I spent the second day of my flu categorizing all my blog posts.

I was inspired to do this after learning that my BFFs sunk an entire week of their lives into scrolling through all my posts to identify the dates and locations of my travels with Doug as part of their wedding gift to us—a framed map with pins and banners labeling the cities and dates of our adventures.

To my BFFs: Truly sorry for the disorganized mess.

To anyone considering making me a personalized travel map in the future: Great news! Now all you have to do is go to the category list on the right side of my page and click “travel”!

Additionally, you’ll see I’ve added an archive that lets you access posts by month/year. (Note: some of my early posts have weird formatting issues as a result of having been transferred from Blogspot. I’m working on it.)

Scanning my past posts was a fun, if at times startling, reminder of all the phases of this blog.

A brief history of J-Bo.net:

I wrote my first post on 11/5/09 (my first semester of grad school), opening with the line: “I’ve resisted starting a blog because I’ve been trying to do things that make me feel like an adult rather than a pre-teen.”

I then proceeded to post about once every four months, usually only when I was getting pressured by the “Petition for Julia to Update Her Blog” Facebook group, and usually only to post a picture of my living room furniture covered in tin foil and tarp with a promise to explain in the next post why my furniture was covered in tin foil and tarp. Which I never did get around to explaining, and probably never will, because the thought of it is still exhausting.


I then revamped the blog in May 2011 when I finished school and went to India for two months, using it as a way to document my trip/(cry for help?!) Some days, the comments here were the only thing keeping me going.

When I returned from that trip I moved to Iowa with Doug, renamed the blog “Relocating for Love,” and continued to post regularly as a way to document my move/(cry for help?!).


As I reread these early Iowa posts for the first time a couple weeks ago, I was struck by two things.

  • Nostalgia for our early Iowa days. In retrospect, it’s a beautiful thing to move with your partner to a new state with no idea what to expect, even if it’s somewhat terrifying at the time. Those posts are filled with a sense of exploration, as well as a pervasive, underlying anxiety about how things would turn out—both of which I miss. So many things were new back then. First moving in together, adopting a devilish/terrorist kitten together, learning how to cook, learning how to support ourselves, exploring the town and the restaurants, making new friends, traveling throughout the state. I feel 100% more comfortable and settled in Iowa now than I did then, but also much less excitable. Because now, this is just life. (And, as it turns out, it doesn’t take that long to burn through an Iowa bucket list.)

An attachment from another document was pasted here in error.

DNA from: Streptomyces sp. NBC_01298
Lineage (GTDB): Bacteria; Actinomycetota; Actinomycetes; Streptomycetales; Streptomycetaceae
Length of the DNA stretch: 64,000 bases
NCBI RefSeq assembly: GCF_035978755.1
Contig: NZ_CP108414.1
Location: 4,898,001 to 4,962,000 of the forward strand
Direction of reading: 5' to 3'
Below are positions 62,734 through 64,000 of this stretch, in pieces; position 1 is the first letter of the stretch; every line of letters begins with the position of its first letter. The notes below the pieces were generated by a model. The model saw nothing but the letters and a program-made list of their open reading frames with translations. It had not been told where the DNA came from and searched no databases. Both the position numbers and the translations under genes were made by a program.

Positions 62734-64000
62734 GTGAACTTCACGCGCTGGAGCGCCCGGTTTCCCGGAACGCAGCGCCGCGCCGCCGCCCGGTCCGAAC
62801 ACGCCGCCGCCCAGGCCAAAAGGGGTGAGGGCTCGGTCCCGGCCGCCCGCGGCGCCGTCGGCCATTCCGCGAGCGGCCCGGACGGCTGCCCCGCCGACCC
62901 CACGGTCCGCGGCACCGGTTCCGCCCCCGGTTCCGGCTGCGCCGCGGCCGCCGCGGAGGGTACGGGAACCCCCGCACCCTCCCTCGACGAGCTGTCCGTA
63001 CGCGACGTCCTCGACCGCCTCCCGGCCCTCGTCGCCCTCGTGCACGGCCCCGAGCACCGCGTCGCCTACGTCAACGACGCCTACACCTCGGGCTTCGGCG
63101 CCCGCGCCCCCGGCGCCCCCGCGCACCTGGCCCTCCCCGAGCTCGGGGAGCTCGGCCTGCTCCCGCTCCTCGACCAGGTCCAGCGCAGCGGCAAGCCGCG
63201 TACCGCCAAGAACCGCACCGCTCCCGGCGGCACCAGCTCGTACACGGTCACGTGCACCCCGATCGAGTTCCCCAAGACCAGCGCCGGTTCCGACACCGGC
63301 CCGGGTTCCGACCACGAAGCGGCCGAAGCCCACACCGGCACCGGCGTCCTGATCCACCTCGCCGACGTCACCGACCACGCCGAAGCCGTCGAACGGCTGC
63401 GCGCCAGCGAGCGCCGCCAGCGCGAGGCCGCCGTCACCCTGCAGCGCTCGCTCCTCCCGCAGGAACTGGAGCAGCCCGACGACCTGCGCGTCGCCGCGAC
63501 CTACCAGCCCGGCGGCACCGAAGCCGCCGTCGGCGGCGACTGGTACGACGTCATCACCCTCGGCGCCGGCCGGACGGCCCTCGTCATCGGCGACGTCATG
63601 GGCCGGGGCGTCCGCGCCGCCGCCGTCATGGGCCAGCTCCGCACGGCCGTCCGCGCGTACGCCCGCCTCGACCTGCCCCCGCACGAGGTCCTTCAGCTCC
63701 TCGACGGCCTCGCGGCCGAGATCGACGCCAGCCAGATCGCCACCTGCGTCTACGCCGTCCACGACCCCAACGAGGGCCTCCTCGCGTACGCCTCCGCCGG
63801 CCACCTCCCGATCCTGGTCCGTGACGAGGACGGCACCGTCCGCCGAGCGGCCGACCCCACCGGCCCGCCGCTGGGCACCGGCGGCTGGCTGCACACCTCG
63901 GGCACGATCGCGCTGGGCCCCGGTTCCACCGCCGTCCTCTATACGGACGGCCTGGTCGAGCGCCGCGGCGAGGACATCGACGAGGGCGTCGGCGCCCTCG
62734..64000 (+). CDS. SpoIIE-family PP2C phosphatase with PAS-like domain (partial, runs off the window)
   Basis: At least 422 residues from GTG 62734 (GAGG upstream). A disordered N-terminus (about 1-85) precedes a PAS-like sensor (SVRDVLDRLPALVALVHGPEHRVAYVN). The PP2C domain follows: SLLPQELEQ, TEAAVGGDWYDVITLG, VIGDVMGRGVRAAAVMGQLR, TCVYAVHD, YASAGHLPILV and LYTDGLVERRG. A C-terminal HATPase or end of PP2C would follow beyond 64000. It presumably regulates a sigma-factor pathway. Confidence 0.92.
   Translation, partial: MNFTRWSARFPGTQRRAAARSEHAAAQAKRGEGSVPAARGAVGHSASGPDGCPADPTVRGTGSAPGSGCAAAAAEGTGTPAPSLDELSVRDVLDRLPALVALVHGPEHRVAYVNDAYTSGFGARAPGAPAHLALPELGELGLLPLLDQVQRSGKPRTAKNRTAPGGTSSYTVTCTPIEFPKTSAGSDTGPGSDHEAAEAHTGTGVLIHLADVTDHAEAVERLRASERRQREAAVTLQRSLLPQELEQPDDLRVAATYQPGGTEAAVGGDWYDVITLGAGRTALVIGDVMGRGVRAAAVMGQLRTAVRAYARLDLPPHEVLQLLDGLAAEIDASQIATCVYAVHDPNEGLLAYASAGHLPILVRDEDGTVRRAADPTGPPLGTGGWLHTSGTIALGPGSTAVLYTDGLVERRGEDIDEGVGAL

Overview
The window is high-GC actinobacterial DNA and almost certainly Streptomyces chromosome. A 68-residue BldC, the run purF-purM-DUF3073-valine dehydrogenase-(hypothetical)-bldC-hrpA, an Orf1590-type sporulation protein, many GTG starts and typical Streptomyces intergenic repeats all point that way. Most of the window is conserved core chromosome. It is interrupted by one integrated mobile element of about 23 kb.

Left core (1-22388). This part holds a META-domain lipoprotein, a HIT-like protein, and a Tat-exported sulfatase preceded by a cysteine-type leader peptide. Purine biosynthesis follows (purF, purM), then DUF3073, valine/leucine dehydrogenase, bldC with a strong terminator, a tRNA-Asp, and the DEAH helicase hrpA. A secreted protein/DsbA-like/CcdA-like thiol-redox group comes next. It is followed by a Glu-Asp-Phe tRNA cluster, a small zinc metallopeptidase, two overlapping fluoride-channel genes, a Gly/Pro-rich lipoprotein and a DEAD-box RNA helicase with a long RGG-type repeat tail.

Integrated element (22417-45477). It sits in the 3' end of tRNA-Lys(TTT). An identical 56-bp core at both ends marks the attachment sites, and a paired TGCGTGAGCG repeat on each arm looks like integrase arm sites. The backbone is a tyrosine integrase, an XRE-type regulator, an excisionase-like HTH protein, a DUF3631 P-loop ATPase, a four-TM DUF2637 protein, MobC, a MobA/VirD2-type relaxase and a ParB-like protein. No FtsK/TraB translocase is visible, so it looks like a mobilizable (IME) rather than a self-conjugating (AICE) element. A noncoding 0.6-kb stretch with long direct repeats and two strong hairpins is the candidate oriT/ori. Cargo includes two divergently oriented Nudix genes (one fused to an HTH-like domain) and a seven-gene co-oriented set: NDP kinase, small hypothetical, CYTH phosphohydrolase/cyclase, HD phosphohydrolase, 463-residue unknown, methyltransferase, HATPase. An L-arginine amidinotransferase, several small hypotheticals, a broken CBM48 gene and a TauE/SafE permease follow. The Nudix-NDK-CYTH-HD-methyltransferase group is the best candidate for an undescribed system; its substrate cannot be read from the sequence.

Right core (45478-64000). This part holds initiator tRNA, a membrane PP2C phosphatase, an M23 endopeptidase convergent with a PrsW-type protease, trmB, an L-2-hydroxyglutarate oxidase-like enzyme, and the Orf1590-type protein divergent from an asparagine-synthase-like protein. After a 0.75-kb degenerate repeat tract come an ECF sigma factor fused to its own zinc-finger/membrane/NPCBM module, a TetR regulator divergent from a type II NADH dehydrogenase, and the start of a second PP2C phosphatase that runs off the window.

• Surprised by how often I complained about my job search and my jobs. I guess I blocked out how horrible that process was, as well as how brazenly I blogged about it. Now I don’t write about work at all, because I feel like it’s unprofessional (is that why I couldn’t get hired back then?!) New readers probably don’t even know what I do unless they’ve come across this one post. Also, work is no longer a source of angst for me. Luckily I got to leave that all behind a year after I moved here. At the last job interview I ever went on, I sat across the table from a man with a two-foot beard who didn’t ask questions so much as test my reactions to his repertoire of beard jokes, and I guess I passed, because now that bearded man is the best boss I’ve ever had and I spend several hours each week listening to stories about his beard getting tangled in his seatbelt.

It’s nice when things work out. But it’s also important, sometimes, to go back and remember who you were before you knew that they would.

A couple years ago, when the relocation phase of my life seemed complete, I changed the title of my blog to reflect the general struggle of being a late twenty-something. Though now that I only have a few months left of my twenties, I guess I’ll have to think of something else. (It doesn’t really matter. It’s all just an excuse to write.)

It seems like most blogs I’ve followed have eventually ended when the blogger got burnt out. I don’t get that. I love blogging, and I’m never going to quit. I may disappear for a few weeks here and there as life demands it, but I’ll always come back to this space, and continue to evolve right along with it, until the day I die. And even then, I’ll probably install a post-life blogging app that analyzes the content from my old posts and uses it to compose new ones—the types of things I would have written—long after I’m dead and buried and rotting like last year’s Halloween’s jack-o-lantern.

Okay, that took a dark turn. All I really intended to do was announce the new links on the right side of my page. Knock yourselves out.